5 Common Mistakes That Can Derail a Clinical Trial Inspection (Part 2)

In a business niche as highly critical, closely scrutinised and heavily regulated as pharmacovigilance it remains a puzzle why clinical development organisations struggle so often with the “end of process task” of distributing Safety Reports*. These are commonly known as Suspected Unexpected Serious Adverse Reaction or SUSARs. Timely safety report distribution is important because of its part in improving patient safety but also due to the compelling regulatory obligation to distribute this material promptly.

A Pharmacovigilance Process Summary

  1. Site reports Serious Adverse Reaction (SAR) within 48 hours.
  2. Sponsor determines if SAR is unexpected or not.
  3. Sponsor reports SUSAR to relevant regulators within days (for EMA within 7 days and typically 15 days for the FDA).
  4. In parallel to step 3 the sponsor has a responsibility to promptly inform other sites once the matter is identified as a safety issue. While there is some scope for interpretation here, “promptly” is normally interpreted as meaning a number of days and not some longer period of time. Typically sponsors will aim to distribute safety reports within 15 days.

For reference here is how the FDA explain things – p16 of FDA Guidance Safety Reporting Requirements for INDs and BA/BE Studies.

The reality is that this end of process task sounds simple to define but it is in fact pretty complex and time critical. In addition – organisations are often so blindly addicted to using email that alternative, more dynamic and reliable means of information distribution are strangely alien and fantastical. But why not use distribution means that allow for active information distribution, with real-time dynamic readership information? In an age where audience behaviour is closely tracked, isn’t it time you knew who has read your latest Safety Report, and more crucially who has not?

Mistake #2: Untagged, Mislabeled and Misfiled Documents

The Addendum in section 8.1 of the ICH E6 (R2) sums up this topic with brevity: “The storage system used during the trial and for archiving (irrespective of the type of media used) should provide for document identification, version history, search, and retrieval.”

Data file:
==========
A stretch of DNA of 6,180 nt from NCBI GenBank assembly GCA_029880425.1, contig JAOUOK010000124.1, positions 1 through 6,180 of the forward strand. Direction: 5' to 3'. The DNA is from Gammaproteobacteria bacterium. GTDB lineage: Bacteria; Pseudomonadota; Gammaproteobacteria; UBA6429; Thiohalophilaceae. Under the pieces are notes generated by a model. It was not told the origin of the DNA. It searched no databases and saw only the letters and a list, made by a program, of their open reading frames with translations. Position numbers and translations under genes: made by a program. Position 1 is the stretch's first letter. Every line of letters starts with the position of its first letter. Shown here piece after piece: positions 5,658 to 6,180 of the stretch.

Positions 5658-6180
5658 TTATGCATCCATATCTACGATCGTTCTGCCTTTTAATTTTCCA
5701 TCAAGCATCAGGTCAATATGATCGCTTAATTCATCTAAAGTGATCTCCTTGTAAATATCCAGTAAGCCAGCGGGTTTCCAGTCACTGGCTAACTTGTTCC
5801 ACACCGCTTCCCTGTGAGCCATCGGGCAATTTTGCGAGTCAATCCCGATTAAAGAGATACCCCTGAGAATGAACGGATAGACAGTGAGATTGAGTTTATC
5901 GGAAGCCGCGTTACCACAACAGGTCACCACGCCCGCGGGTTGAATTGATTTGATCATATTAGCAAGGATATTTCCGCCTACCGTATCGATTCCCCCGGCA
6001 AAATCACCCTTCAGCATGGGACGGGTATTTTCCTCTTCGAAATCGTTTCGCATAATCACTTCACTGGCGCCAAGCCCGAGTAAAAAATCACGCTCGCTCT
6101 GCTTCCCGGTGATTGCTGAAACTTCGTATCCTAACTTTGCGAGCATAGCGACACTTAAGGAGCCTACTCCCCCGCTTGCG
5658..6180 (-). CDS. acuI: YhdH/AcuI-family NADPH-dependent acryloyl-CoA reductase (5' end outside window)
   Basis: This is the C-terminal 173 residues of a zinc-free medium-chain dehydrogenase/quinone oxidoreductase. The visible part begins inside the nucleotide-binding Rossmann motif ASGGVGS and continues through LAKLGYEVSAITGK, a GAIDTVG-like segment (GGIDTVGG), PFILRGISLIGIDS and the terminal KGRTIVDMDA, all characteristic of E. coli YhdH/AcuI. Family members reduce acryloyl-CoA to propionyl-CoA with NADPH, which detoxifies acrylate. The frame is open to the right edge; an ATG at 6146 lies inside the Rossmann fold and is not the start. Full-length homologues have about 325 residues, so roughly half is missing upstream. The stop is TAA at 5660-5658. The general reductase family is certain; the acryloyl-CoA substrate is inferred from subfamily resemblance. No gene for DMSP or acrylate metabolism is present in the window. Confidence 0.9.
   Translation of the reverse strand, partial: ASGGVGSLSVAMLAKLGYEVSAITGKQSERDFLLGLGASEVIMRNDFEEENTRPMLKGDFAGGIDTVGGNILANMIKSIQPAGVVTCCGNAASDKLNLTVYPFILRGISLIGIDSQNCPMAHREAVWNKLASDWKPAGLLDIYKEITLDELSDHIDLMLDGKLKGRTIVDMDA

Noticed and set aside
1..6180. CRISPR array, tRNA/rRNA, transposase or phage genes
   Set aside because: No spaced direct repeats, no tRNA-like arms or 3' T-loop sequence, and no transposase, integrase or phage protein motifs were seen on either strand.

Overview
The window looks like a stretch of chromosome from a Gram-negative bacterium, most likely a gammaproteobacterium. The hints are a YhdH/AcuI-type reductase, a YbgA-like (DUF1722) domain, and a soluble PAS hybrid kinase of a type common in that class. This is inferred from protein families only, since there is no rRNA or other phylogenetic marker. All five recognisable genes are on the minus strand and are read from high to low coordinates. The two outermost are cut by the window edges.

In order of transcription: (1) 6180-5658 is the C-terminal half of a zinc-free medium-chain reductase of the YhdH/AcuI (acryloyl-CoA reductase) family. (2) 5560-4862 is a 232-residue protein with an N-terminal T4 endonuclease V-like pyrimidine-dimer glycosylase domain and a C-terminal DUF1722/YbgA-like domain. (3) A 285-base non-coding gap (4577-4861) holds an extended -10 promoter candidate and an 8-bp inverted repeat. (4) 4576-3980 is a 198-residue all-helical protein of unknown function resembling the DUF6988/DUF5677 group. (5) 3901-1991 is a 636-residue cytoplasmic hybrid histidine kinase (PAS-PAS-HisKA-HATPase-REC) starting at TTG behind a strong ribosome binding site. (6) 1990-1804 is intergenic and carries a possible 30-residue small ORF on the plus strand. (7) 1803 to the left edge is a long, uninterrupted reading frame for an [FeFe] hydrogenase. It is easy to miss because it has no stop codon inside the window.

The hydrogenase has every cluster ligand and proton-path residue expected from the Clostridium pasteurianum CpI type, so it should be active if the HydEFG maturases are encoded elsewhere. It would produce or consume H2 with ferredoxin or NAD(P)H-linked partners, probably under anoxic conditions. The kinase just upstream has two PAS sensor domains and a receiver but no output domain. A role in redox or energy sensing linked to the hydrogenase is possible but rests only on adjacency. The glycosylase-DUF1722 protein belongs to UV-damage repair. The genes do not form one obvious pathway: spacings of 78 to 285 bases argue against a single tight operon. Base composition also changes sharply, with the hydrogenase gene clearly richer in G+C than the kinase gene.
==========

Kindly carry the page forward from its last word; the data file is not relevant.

Everyone assumes the tagging, labeling and filing tasks will be done later in the TMF (Trial Master File). Here’s the problem: the TMF is so revered and with such concern and esteem as to be paralyzing. Excruciatingly detailed plans for managing documents in the specified eTMF platform are developed, circulated and labored over. The reference model for tagging and labeling and filing is reviewed, tailored and codified to meet the peculiarities of the sponsor or the vendor. There are set-up requirements, specifications and permissions to be sorted. The fast-paced reality of study conduct sweeps everyone along. Documents pile up in the multiplicity of usual places and they are not managed properly for real-time search and retrieval.

Here’s an idea: Keep things simple and don’t procrastinate. Employ a secure platform to get the study documents to sites (please, not email) with tags contemporaneously in place. It is a myth that anyone need wait for an eTMF system implementation. Use the DIA reference model as-is and assign someone responsible for QC along the way. Sure, the elaborate plan for that expensive, highly structured, meta-data-applied and indexed eTMF can still be achieved. It will be easier having managed things so well from the outset of the study.

The MHRA Gray Guide has much more to say about the TMF, devoting 30 pages to the topic in chapter 10. It is a great reference and recommended reading.

This is the second installment of our series on 5 Common Mistakes That Can Derail a Clinical Trial Inspection series. Check back again when we tackle Mistake #3: Lack of Appropriate Document Controls.

By Eileen Daniel, SVP, Development Operations at Caelum Biosciences

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